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Hello! I am new to candle making and looking to confirm some information I've found online. I started looking into this because I recently bought an oil warmer and a wax warmer that are powered by tea light candles. This got me wondering if there are different "types" of tea light candles that would be optimal. The distance from the candle to the wax/oil dish is set so all I can control is how hot the candle is in terms of how fast the wax melts / oil heats As I understand it, there are 5 components to candle making in regards to heat. 1) Wick Size: Basically the biggest factor in candle heat. I've heard some varied information about how hot or quick different wick materials burn, but at the end of the day fire is fire. Bigger Wick = Bigger Flame = Hotter and Faster Burn. Ofcourse, adding multiple wicks will also add more heat. 2) Wax Type: Harder waxes and higher grade waxes burn hotter. 3) Candle “Additives”: Additives such as dye and fragrances (depending on what you use to add scent) have more to do with how "clean" the candles burn (a.k.a. how much soot they produce), but the entire candle formula/blend can affect the temperature and burn speed of the candle. For example, oil burns hotter than water so a candle/wax blend with a lower water content / higher oil content will burn hotter (also certain oils burn hotter than others). 4) The Container The Candle Is In: The container won't affect the heat of the candle, but it is super important to consider the size and the material of the container you’re using for your candle relative to flame size and heat. Plastic containers can work, but I've heard many people talk about them melting and/or catching fire. Thicker and more heat resistant containers are typically more expensive, but may be worth it for the increased safety when working with bigger/hotter flames. 5) What you're using the candle for / how long you want it to burn: I'd prefer a slower burn for any candle because they are longer lasting, but I might prioritize a brighter flame for an outdoor candle or more heat for a wax/oil warmer candle (but not enough heat to cause cracking/damage). Either way, Hotter Burn = Shorter Lasting Candle, so you must balance your priorities. I hope this info is helpful! (if it's all correct lol) P.S. If anyone has any specific recommendations or experiences regarding different waxes, wick materials/sizes, fragrance types, dyes, container materials, etc. or any advice in general I'd really appreciate it. Right now I'm just looking to make candles for my self and maybe some gifts, I expect I'll go through a lot of trial and error but any mistakes I could avoid or tips to improve my candles would be great!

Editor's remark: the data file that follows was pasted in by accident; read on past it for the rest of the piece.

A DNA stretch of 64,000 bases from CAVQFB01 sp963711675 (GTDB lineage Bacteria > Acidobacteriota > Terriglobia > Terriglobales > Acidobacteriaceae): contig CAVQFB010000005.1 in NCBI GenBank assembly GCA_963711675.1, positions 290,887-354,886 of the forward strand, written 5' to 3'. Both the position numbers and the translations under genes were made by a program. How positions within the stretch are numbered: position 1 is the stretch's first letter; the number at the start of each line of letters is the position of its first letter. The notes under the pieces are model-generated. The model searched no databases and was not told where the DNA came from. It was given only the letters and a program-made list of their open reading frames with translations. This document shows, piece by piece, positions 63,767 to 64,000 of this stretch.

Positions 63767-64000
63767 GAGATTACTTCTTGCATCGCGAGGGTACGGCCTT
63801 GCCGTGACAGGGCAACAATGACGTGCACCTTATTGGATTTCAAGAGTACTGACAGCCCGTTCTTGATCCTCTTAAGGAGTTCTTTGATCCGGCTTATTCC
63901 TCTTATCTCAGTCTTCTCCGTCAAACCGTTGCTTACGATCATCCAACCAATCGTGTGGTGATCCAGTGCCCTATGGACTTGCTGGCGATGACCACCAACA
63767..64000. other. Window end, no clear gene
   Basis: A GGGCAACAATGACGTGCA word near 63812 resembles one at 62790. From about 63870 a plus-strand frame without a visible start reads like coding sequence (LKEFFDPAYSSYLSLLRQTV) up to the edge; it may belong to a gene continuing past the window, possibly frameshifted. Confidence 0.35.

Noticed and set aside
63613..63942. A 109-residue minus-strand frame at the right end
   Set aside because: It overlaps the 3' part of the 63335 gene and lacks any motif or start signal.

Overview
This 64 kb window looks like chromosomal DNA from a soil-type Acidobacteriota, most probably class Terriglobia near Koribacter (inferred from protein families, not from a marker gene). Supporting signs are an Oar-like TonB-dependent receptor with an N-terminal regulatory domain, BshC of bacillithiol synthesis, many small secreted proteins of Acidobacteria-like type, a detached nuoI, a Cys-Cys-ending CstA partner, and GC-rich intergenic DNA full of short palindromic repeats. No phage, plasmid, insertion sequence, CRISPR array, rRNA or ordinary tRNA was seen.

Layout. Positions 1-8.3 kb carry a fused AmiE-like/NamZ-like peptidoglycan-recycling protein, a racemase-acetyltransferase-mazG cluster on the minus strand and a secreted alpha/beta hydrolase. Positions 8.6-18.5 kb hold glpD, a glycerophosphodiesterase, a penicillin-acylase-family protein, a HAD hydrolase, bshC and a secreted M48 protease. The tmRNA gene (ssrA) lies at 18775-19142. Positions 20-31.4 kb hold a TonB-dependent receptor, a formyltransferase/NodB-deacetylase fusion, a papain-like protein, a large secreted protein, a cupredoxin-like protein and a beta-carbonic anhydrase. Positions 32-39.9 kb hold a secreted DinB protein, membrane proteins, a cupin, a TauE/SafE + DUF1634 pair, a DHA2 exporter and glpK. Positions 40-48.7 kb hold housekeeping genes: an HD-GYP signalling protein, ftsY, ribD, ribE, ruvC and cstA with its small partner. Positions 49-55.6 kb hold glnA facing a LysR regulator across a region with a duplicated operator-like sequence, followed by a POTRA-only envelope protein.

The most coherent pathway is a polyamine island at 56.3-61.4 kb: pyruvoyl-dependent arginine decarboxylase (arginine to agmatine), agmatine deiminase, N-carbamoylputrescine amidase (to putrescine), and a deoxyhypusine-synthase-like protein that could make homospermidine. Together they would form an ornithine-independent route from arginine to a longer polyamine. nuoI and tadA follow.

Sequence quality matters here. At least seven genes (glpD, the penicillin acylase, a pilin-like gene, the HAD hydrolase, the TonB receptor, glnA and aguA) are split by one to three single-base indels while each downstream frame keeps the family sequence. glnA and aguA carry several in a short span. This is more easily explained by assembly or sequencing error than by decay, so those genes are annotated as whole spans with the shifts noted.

I guess I don't understand how wick size affects a candle because I'm getting a result I didn't expect. I've been testing straight-sided, 3.5" tall container candles with 464. Why would the container be warmer with the 785 Premier, smaller-sized wick than the 790 Premier, larger-sized wick? The only thing that is different is the wick. Goldie
I've never felt the need to double wick a candle. If you find one wick that works for throw but the jar gets a little hot, would two smaller wicks keep the jar from getting as hot? The goal would be a good hot throw and good melt pool but cooler jar. Goldie